Understand this 1988 ruling and be skeptical of the data and methodologies relied upon by defense life-care planners that would ignore it.
The collateral source rule was established to prevent tortfeasors from reducing an adverse judgment by the amount of collateral benefits plaintiff had received. There are two principles which are foundational to the collateral source rule. First, where there is a choice between a windfall to the defendant, or full compensation to the plaintiff, it should be resolved in the favor of the non-liable party. Second, Plaintiff should be fully compensated for all the detriment proximately caused by the defendant’s tort. (Civ. Code, §§ 3281, 3333.) Simply put, an issue of fairness should be resolved in favor of the person who was injured due to the negligence of another.
In the late ’80s, California caselaw began the characterization of Plaintiff’s foresight to maintain insurance policies through their employment or other vulnerable status, as a source of double recovery. We would assert this is a false characterization.
Original intent and construction of the collateral source rule
Under the collateral source rule, if an injured party receives compensation for his or her injuries from a source wholly independent of the tortfeasor, that amount of compensation should not be deducted from the damages that the plaintiff would otherwise collect from the tortfeasor. Therefore, an injured plaintiff may recover from the tortfeasor money an insurer has paid to medical providers on his or her behalf. (6 Witkin Sum. Cal. Law Torts § 1847.) This principle has been applied to payments received through medical insurance, gratuitous medical care, disability income insurance, employment leave, unemployment compensation, and disability retirement benefits.
Before Hanif v. Housing Authority (1988) 200 Cal.App.3d 635 was decided, a plaintiff, relying on the collateral source rule, could recover the full amount of a health provider’s charges despite the fact that an insurer or governmental agency had pre-negotiated a discounted rate for the services and the plaintiff was not liable for the full amount. (Helfend v. Southern Cal. Rapid Transit Dist. (1970) 2 Cal.3d 1, 6.) At trial, this rule limited what the jury was told if plaintiff had received collateral source compensation. Defendants and insurance companies had always criticized the collateral source rule, asserting that plaintiffs were being compensated in amounts above what they had incurred as an expense. This criticism was in furtherance of a coordinated effort by defendants to narrow plaintiff’s damages and limit their liability exposure.
Evolution of the collateral source rule in the California courts
The impetus for the evolution of the collateral source rule came down in a decision from the Court of Appeal in Hanif v. Housing Authority (1988) 200 Cal.App.3d 635. The Court in Hanif, crucially drew a line in the sand by holding that plaintiffs could not recover medical damages beyond what had been actually paid for medical services, despite the pre-negotiated reduced cost. In holding this limitation, the court in Hanif implicitly endorsed the calculation of the “reasonable value” of medical treatment to be based on what insurance providers had actually paid for them. Unfortunately for plaintiffs, the court in Hanif failed to consider the many factors that make up the value of medical services.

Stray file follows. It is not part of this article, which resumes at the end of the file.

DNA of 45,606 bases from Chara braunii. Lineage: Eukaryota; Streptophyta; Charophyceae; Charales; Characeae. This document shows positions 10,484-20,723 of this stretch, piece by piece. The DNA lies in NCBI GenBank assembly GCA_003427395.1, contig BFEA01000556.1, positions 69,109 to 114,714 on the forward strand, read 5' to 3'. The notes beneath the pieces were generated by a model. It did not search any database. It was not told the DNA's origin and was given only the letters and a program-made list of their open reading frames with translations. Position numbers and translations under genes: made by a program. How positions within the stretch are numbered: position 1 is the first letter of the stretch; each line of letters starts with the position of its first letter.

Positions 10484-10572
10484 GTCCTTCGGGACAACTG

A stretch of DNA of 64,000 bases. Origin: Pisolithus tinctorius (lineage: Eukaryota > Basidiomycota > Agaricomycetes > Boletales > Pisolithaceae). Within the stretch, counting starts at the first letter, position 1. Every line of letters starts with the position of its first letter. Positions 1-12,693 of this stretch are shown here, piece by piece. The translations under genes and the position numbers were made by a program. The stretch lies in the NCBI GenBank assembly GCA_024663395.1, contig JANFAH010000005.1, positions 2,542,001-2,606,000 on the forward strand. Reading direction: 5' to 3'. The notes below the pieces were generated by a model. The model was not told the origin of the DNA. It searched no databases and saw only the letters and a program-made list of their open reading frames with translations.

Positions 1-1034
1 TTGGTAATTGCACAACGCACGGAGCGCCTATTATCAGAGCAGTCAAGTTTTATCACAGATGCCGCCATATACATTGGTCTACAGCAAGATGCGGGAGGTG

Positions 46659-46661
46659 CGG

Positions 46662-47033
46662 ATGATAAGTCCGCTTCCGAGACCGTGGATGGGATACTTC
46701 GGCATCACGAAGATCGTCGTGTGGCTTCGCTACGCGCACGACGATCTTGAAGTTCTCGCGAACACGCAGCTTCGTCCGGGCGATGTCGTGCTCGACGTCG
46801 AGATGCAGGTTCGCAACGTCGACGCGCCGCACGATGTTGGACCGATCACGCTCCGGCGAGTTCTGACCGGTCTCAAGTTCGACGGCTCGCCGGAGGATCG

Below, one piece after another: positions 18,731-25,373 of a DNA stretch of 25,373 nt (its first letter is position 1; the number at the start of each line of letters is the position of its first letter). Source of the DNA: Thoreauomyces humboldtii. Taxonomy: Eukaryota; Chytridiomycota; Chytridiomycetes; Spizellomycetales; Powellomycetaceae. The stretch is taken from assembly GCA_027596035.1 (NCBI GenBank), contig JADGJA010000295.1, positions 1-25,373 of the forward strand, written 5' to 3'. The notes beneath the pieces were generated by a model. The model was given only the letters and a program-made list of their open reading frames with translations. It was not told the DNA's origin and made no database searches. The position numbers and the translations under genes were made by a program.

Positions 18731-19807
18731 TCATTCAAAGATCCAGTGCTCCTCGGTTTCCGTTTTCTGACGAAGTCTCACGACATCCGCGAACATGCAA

The Hanif ruling does not acknowledge realities like artificially discounted Medicare and Medicaid rates or bonus compensation to doctors for new patients or other subsidies government-funded and private plans have in place with providers. The decision also ignores that the prices paid by insurance companies are not what an individual consumer would be expected to pay if they were to seek the same service on their own in the private marketplace. For example, just because Medicare paid $40 for an X-ray, does not mean that X-rays reasonably cost $40. If an uninsured individual were to pay out of pocket for an X-ray, the value of the X-ray is several times higher than what an insurance plan would pay as a negotiated reduced rate. Life care planners and economists can elaborate further on the various forms of compensation and value that are not reflected in hospital bills. Consequently, this decision was the catalyst for further cases to narrow the collateral source rule.
The California Supreme Court continued to move further from the purpose of the collateral source rule by preventing plaintiffs from introducing evidence of the full-billed amounts of medical expenses at trial in Howell v. Hamilton Meats (2011) 52 Cal.4th 541. The issue with preventing a jury from seeing the full-billed amounts is that they are unable to appreciate what the market rate of medical services are without pre- negotiated discounts with major insurance providers and government entities. This holding was reinforced in Corenbaum v. Lampkin (2013) 215 Cal.App.4th 1308, where the court again held that evidence of full amount billed for medical services was irrelevant and could not support past or future medical or noneconomic damages. The decision in Corenbaum significantly limited plaintiff’s experts in their calculations of future life care plans. Corenbaum added further to the degradation of the original intent of the collateral source rule as was made clear with plaintiffs ending up with judgments that were insufficient to pay for their future medical care expenses. If the court permits Defendants to use Medicare or Medi-Cal rates to determine future care, and a plaintiff is subsequently not eligible for these government-funded plans, the future care award will then be insufficient to cover the future care costs as determined by the jury. Many in the medical field believe that Medicare or Medi-Cal rates for many items do not reflect the true costs of providing the services and if that was the only source of payment, many medical institutions would go bankrupt.
Efforts to maintain plaintiffs’ access to treatment
Fortunately, in the last decade, plaintiffs have seen the courts preserve plaintiffs’ right to seek necessary treatment, regardless if they are insured. The appellate court’s decision in Pebley v. Santa Clara Organics, LLC (2018) 22 Cal.App.5th 1266 held when a plaintiff is not insured, medical bills are relevant and admissible to prove both the amount incurred and the reasonable value of medical services provided. The caveat in Pebley, was that the uninsured plaintiff must also present additional evidence, typically in the form of expert opinion testimony, to establish that the amount billed is a reasonable value for the services rendered.